In the rest of FY23, base effects will reverse from 3Q22 (2QFY23) onwards, which will take the quarter’s growth to sub-7% and moderate to sub-5% by end year. Encouragingly, commodity prices have corrected, including palm oil and crude, providing relief to the trade account, input prices and inflationary risks. We maintain our FY23 growth forecast at 7%yoy, which will see India emerge as the fastest-growing economy in Asia this year, in our coverage universe.

Strong growth to keep RBI focused on inflation

Minutes from the August policy meeting mirrored hawkish undertones of the policy decision (India policy: RBI frontloads hike, more to come) and reinforced our expectations that more hikes are in the offing. The stance of ‘withdrawal of accommodation’ suggests that benchmark rates are not yet at neutral levels, presumably one-two hikes away. Most members agreed that despite signs of a cool-off in price pressures due to correction in commodity prices, it was premature to go easy on the inflation fight given considerable uncertainties from geopolitical risks and hard landing risks in major economies. Resilience in domestic growth was a source of confidence for the members but spillover from global risks were under watch.

The MPC’s views on terminal rates falls in a broad 5.4-6.5% range, with our projection at 6.0% by Mar23. With 140bp worth tightening behind us, we look for 60bp more hikes in the repo rate within FY23. Our call is for 35bp hike in September followed by another 25bp in December to take the repo rate to 6.0%, before settling into an extended pause.  

Concurrently, there was some early signs of respite on capital flows. Foreign portfolio inflows into equities returned on a strong note in Aug with YTD US$5.7bn inflows after a small turnaround in Jul. Interests into debt were more modest at $0.22bn this month.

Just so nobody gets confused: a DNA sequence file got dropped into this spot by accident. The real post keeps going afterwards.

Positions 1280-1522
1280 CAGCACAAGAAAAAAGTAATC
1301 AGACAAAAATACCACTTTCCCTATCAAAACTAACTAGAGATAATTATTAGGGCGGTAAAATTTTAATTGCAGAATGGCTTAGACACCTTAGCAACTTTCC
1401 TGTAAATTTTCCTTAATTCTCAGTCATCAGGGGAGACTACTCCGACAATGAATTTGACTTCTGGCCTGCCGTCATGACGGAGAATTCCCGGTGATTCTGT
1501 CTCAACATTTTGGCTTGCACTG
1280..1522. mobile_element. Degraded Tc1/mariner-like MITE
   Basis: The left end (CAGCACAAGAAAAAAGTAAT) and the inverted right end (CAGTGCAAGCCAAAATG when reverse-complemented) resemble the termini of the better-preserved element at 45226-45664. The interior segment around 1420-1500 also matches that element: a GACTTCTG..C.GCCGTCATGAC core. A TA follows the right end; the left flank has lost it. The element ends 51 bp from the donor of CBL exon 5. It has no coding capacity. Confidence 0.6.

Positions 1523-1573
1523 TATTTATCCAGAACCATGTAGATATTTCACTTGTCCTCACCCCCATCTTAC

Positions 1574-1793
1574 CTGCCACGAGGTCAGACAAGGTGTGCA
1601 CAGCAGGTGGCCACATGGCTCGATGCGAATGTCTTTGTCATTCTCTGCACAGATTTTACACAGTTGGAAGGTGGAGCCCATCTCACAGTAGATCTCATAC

2Q22 gross FDI flows were also supportive at $22.3bn (net $16.1bn), marginally lower than 2Q21 at $23bn (net $17.2bn). On a related note, a press report suggested that US-based Apple might manufacture iPhone14 in India, in a bid to lower dependence on mainland China for its production needs as well as shorten the lag in manufacturing handsets, marking a boost to the economy’s electronics manufacturing sector as well as foreign flows. Notably Apple has already been manufacturing iPhones in India, starting with the SE mode in 2017 and iPhone13 earlier this year.

Offshore loans i.e., external commercial borrowings (ECBs) have however fallen by 25%yoy in Apr-Jun22. Tightening global liquidity and an increase in offshore borrowing costs likely impacted the appetite for external commercial borrowings after a rise in FY22, besides an under-pressure currency adding to costs. As part of steps to spur capital inflows, the ECB borrowing limit under automatic route was raised in July, which might have helped attract interest in 2QFY. Part of the financing needs might have been rechannelled to the domestic sources as bank credit growth quickened in the Jun quarter, with loans to the industry up 8.7% yoy, alongside farm and service sectors which also registered notable increases.

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Radhika Rao

Senior Economist – Eurozone, India, Indonesia